The US National Science Foundation (NSF) has awarded the University of Hawaiʻi (UH) at Mānoa a US$1.3m grant to deploy more than 80 weather stations across the state.
With funding spread across three-years, the Hawaiʻi Mesonet research project will be used to better understand the complex weather and climate of the Hawaiian Islands, which in turn will lead to improved forecasting capabilities. This is the first time the NSF has funded a mesonet system under its Major Research Instrumentation (MRI) Program.
UH Mānoa students and post-doctoral researchers will install 84 climate stations in some of the most remote parts of the state. Stations will each have a data logger, power supply with solar charging, and a telecom device enabling real-time data transmission. Participants will gain hands-on field experience in instrument installation, calibration and maintenance, while collaborating with water and natural resource managers, fire departments, and state and federal organizations.
According to Thomas Giambelluca, the project’s principal investigator and UH’s Water Resources Research Center director and Department of Geography and Environment professor, long-term observational data on rainfall, temperature and soil are unavailable from many locations that would provide valuable information relevant to atmospheric science, hydrology and ecosystems science.
“Place-to-place climate differences found in Hawaiʻi are equivalent to those of a continent, but compressed into the small area of the islands,” he said. “For example, rainfall changes from 20in to 400in per year over a distance of about 12 miles. While we already have hundreds of rain gauges, they are not enough, not located in all the right places, and many are not equipped to send out the data. Temperature, humidity, windspeed, solar radiation and other variables are measured at relatively few locations. The Hawaiʻi Mesonet will meet the needs of researchers, weather forecasters, farmers, conservation organizations and many others by providing high-quality, comprehensive measurements over the whole state.”
After collecting and analyzing the data, Giambelluca hopes the team will eventually be able to predict the probability thunderstorms may form by a process called convective initiation; identify water basin storage thresholds to better estimate the risk of flooding to low-lying areas; and discover the interactive effects of temperature, moisture and solar radiation on ecosystems.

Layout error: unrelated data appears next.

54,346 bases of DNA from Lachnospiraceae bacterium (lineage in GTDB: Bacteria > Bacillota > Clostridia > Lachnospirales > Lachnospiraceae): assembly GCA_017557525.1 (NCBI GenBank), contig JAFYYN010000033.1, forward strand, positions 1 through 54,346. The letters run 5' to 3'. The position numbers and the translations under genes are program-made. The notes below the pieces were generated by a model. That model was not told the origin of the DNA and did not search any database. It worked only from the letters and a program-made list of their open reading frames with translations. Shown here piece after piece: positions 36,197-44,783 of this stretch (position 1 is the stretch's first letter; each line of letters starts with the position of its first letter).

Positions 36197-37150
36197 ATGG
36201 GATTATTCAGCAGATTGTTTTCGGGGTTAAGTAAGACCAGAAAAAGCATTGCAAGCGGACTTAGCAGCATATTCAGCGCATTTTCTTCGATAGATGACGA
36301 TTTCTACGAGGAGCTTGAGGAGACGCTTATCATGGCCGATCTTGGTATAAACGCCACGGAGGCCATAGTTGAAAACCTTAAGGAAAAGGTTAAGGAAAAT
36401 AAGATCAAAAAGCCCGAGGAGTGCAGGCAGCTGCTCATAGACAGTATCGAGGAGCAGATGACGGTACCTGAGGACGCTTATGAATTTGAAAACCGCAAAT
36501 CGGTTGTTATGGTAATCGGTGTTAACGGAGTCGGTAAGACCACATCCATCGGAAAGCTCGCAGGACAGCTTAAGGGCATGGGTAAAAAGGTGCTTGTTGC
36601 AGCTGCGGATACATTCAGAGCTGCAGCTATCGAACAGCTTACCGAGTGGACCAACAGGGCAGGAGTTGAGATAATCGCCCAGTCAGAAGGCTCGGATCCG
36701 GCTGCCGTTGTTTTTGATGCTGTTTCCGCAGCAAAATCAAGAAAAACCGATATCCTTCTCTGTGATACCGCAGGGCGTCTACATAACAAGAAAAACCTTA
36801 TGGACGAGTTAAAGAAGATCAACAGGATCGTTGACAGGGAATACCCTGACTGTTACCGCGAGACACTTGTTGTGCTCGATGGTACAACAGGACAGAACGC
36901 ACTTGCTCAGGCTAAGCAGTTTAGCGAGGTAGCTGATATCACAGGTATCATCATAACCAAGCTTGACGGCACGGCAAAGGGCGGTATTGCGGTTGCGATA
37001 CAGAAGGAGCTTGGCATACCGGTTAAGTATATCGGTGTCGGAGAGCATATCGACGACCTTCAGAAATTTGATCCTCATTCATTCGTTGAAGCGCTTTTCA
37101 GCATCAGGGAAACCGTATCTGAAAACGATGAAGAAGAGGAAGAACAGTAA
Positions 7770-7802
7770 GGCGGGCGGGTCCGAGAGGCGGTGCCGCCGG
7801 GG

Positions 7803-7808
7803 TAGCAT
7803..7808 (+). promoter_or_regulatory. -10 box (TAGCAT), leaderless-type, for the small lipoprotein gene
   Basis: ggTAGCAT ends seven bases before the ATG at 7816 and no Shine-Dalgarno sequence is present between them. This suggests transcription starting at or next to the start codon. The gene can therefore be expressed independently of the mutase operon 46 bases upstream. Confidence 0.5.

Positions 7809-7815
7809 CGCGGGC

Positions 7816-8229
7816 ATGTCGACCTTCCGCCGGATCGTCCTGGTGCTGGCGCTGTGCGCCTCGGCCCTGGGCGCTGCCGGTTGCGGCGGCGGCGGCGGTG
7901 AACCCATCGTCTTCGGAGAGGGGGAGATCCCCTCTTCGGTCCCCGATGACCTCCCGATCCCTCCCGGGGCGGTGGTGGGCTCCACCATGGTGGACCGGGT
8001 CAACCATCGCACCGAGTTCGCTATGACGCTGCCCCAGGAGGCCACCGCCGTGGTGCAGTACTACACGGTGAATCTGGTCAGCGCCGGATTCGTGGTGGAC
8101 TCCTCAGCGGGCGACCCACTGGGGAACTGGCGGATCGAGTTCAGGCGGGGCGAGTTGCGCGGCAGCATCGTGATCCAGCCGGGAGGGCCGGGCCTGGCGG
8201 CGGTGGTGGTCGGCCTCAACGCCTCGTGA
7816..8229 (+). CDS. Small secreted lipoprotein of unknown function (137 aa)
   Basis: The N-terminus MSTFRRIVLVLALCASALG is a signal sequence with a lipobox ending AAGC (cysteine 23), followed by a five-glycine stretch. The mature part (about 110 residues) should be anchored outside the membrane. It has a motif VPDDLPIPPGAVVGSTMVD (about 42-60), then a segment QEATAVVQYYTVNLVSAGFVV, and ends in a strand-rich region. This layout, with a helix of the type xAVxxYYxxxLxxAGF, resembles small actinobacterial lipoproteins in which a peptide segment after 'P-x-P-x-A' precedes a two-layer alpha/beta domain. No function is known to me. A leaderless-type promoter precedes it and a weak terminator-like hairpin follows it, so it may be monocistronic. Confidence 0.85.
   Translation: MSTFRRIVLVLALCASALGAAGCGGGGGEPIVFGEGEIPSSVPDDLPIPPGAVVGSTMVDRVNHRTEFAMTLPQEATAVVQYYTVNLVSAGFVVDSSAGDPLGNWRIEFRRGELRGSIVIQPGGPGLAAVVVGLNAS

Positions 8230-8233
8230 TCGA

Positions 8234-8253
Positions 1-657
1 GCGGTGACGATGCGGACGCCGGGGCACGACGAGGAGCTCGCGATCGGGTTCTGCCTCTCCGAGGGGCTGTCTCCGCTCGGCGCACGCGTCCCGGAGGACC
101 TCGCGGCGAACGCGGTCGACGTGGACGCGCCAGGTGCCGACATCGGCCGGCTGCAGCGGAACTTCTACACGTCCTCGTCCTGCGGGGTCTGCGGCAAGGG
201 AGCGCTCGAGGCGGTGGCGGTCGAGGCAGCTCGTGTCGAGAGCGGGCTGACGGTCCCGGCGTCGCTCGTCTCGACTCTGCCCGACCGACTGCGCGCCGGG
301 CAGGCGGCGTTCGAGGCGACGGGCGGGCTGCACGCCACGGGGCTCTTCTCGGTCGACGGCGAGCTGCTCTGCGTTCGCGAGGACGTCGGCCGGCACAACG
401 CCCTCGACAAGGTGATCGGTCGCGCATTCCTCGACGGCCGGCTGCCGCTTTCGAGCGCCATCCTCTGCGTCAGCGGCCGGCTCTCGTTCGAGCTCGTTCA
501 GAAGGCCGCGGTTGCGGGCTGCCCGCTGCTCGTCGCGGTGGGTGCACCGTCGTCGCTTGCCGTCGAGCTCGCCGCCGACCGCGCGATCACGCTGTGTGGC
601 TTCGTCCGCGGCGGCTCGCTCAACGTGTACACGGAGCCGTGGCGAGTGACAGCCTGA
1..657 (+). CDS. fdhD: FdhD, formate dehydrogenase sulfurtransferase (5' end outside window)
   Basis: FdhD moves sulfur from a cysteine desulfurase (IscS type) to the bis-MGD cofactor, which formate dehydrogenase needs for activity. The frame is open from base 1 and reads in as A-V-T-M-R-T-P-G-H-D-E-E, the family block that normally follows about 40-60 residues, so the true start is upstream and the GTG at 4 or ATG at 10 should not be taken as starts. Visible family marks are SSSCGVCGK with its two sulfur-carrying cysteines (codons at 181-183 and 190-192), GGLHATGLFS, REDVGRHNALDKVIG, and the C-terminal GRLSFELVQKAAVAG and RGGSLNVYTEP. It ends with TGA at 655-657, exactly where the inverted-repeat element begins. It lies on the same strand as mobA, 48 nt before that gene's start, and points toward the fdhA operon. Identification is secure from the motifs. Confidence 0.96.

Data will also be used to form the Hawaiʻi Climate Data Portal where users, including weather forecasters, can receive real-time data. Data will also be submitted to the National Mesonet Program supported by the National Oceanic and Atmospheric Administration (NOAA).
The research team’s co-principal investigators are David Beilman, professor, Department of Geography and Environment; Abby Frazier, affiliate graduate faculty in the Department of Geography and Department of Earth Sciences, and assistant professor at Clark University; Alison Nugent, professor, Department of Atmospheric Sciences; and Yin-Phan Tsang, associate professor, Department of Natural Resources and Environmental Management.
Beilman said, “The real-time high-resolution data availability will be unprecedented, and will allow us to better know how ‘hot moments’ and hotspots really work. A network in Hawaiʻi that connects climate from busy urban areas to remote mountains is truly novel.”
Nugent, whose research focuses on atmospheric science and weather forecasting, said, “I’m most excited with having more observations. Right now, in order to get observations together to do more research, it takes a lot of pre-work. You have to make sure the time stamps are lined up correctly and the data is quality controlled. But this will put everything all in one place. It will make it much more useful and much easier for students to use and researchers to use.”